Sermon Karen Hollis Luke 12:49-56
May the words of my mouth and the meditations of our hearts be reflections of your word to us in Christ Jesus.
Resistance. There’s a lot wrapped up in this word. What comes to mind for you when you hear the word resistance?
Resistance to change?
Social resistance? People demonstrating in the streets?
Relationship tension? Power struggle?
Or trying to make good on those positive New Year’s resolutions?
When I think about resistance, I think about electromagnetic fields . . . because I’m a weirdo. But hear me out. When one is working with an electromagnetic field, the system is happy as long as you don’t change anything. If you increase or decrease the electromagnetic field, resistance goes up during that period of change and then goes back down again. Isn’t that fascinating – resistance goes up when you change the electromagnetic field. So something else in the universe doesn’t like change! It’s not just me! So resistance isn’t just a human phenomenon; it is a natural phenomenon and this is only one example from the natural world.
After years of reflection on the phenomenon of resistance in electromagnetism, at my best, I welcome resistance as a part of life and see my own resistance as a teacher . . . it is an indicator that something is pushing on me . . . an opportunity for learning is acting on me in some way. My resistance isn’t trying to ruin my day but is trying to communicate something. Resistance is a part of life . . . and Jesus knows it.
Throughout the gospels we see many sides to Jesus; in this passage, he is a realist. He is not saying he wants to bring division to the earth, rather he knows the good news he brings is the source of division. This is true because some embrace Jesus; some resist Jesus; and as we know from holiday conversations with family, not all of us understand Jesus in the same way. It’s often with family where there is most potential for a spirited conversation on Jesus, what he values or what he would have to say about the world today.
Did you notice in the passage that Jesus locates the division he brings within families? Where the bonds are stronger and the stakes are higher. The division Jesus describes is along generational lines: between fathers and sons, mothers and daughters, and mothers-in-law and daughters-in-law.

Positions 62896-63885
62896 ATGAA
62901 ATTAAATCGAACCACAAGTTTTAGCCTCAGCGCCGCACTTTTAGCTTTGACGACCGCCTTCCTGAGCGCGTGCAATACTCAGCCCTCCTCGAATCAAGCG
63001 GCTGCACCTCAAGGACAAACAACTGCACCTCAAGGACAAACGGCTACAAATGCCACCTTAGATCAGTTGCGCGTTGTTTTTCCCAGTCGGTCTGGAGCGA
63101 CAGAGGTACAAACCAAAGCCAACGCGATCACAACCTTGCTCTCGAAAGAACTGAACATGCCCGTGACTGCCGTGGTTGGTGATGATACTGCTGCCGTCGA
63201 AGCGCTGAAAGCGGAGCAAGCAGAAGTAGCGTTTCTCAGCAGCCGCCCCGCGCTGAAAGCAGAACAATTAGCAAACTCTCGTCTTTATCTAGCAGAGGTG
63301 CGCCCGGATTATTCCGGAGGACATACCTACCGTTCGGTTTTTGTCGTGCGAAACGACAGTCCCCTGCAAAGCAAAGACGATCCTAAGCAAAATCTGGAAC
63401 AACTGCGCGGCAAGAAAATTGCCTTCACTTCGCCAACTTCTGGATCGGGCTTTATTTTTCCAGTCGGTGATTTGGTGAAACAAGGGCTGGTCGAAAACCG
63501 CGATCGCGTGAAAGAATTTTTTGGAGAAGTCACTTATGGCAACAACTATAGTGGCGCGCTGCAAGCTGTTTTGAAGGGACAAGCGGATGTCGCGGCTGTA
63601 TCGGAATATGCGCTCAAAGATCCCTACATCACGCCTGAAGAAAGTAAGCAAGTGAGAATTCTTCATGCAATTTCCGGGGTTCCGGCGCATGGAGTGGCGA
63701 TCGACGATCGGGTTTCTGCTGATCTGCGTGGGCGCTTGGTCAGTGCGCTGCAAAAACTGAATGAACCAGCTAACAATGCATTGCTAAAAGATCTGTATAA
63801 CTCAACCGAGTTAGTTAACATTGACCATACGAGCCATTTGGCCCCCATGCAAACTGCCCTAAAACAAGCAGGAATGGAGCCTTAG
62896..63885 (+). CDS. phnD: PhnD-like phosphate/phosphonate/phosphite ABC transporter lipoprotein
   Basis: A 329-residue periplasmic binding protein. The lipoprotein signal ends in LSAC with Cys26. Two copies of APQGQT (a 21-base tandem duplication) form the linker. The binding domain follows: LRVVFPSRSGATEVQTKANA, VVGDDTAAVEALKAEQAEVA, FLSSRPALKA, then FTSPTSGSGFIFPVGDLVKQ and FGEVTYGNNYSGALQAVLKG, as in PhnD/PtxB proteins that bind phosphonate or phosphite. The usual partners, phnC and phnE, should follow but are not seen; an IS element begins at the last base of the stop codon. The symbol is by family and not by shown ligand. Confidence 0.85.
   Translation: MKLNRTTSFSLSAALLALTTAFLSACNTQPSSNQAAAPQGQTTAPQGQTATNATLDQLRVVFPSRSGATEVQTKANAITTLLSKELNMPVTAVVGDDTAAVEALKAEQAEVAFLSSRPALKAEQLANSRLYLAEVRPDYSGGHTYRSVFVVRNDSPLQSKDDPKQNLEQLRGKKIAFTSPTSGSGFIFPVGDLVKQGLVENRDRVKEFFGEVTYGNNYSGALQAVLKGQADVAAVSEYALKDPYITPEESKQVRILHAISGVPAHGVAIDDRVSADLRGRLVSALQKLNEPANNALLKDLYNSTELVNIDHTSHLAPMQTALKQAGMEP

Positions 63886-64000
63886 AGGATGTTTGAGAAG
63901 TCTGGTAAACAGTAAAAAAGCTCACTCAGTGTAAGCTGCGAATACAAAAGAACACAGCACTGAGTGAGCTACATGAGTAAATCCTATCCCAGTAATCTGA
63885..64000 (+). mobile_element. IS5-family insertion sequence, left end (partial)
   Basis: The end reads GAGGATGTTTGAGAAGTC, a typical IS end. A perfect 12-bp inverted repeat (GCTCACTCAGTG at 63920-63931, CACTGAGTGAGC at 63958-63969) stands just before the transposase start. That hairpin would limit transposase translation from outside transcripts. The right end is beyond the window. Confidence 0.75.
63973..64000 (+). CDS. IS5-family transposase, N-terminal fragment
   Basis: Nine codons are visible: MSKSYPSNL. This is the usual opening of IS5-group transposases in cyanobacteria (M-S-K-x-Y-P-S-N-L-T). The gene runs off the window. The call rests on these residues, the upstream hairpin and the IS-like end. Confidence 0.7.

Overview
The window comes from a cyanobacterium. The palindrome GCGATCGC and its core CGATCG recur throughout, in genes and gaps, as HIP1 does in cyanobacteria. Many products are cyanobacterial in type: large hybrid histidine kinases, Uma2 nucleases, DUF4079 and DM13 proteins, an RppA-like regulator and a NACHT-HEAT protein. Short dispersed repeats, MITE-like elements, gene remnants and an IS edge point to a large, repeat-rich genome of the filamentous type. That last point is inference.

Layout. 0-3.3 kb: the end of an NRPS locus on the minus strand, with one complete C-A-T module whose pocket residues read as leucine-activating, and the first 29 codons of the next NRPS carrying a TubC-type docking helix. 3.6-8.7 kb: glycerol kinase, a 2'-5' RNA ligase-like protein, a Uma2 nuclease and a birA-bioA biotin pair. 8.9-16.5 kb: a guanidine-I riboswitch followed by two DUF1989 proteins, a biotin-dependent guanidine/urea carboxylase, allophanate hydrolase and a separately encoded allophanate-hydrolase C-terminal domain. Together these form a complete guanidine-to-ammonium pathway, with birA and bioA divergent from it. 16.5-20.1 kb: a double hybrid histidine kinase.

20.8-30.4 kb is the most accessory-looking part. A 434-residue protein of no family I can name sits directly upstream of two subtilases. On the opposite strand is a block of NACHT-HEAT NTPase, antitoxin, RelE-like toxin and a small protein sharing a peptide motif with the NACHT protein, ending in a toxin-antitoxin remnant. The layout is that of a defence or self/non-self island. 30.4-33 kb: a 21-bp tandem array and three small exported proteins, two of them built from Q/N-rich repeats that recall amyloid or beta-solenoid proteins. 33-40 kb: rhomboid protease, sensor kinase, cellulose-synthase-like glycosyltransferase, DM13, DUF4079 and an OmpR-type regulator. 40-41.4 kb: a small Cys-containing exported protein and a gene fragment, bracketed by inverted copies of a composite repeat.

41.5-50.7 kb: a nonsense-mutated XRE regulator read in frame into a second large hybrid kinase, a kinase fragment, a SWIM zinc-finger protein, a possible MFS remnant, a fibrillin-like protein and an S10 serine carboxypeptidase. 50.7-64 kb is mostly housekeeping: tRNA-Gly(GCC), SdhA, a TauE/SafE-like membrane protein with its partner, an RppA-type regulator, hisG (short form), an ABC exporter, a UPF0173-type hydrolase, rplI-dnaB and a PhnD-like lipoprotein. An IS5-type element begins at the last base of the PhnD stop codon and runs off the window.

It has been the role of young people since time immemorial to push the boundaries . . . indeed Jesus’ own disciples were young people saying yes to truth emerging before their eyes. They may not be able to accurately interpret what is happening in their time, but they know something is happening. They see Jesus preaching love; they watch him as he encounters each person, really seeing them, healing them, and doing so without asking for anything in return. The way of Jesus isn’t about making temple sacrifices out of self-interest; it isn’t about control . . . this is a new way, the way of love. Love of God, love of self and love of neighbour - they all become wrapped up together. For many young people in the first few centuries after Jesus’ resurrection, the invitation to be in Christian community and help bring the kingdom of God on earth outweighs the risks that come with this work, even the social burden it puts on one’s family.
In 202 CE in the African city of Carthage there was a 22-year-old aristocrat named Vibia Perpetua, recently married and the mother of an infant son, who resolved to undergo baptism along with 4 other young people. When she was arrested and sentenced to death, she recorded in her diary what happened when her father arrived at the prison:
While we were under arrest, my father, out of love for me, was trying to persuade me and shake my resolution. “Father,” I said, “do you see this vessel, or waterpot, or whatever it is?” “Yes, I do,” he said. “Could it be called by any other name than what it is?” I asked; and he said, “No.” “Well, so too, I cannot be called anything other than what I am, Chrisitan.”
Perpetua wrote, “my father was so angry.” He arrived again a few days later, pleading with her, “Daughter, have pity . . . on me, your father . . . do not abandon me to people’s scorn. Think of your brothers; think of your mother and your aunt; think of your child, who will not be able to live without you. Give up your pride! You will destroy all of us! None of us will ever be able to speak freely again if anything happens to you.”
I don’t know about you, but I’ve never had that much at stake for being Christian . . . Perpetua standing in the truth of her Christian identity, opposite the resistance of her father, who is afraid and does not understand.
Almost all the theologians I read on this scripture stressed what a challenging scripture this is because it appears to be so contrary to the message of peace Jesus brings. Is it, though? Is it contrary to the peace Jesus brings? The deep peace, the lasting peace Jesus brings is not going to be an easy peace.
The peace Jesus brings comes through the transformation of the world, but it also happens in us . . . perhaps it comes into the world through us and the inner work we do. Perhaps Jesus puts pressure on us or gives us something to push up against, a lightning rod for our resistance when we are divided even within ourselves. Perhaps Jesus comes in all of his fullness and watches us deal with ourselves as we encounter him. Whether we come in awe and gratitude, in pain and brokenness, or try to trick him and put him on trial, Jesus shows up fully to do the work of transformation with us.
Perhaps, as we engage Jesus and move through our own resistance . . . as we work through the things that Jesus challenges in us, we become freer to bring the kingdom here on earth.
 Beyond Belief (large print), Elaine Pagels, p. 16-18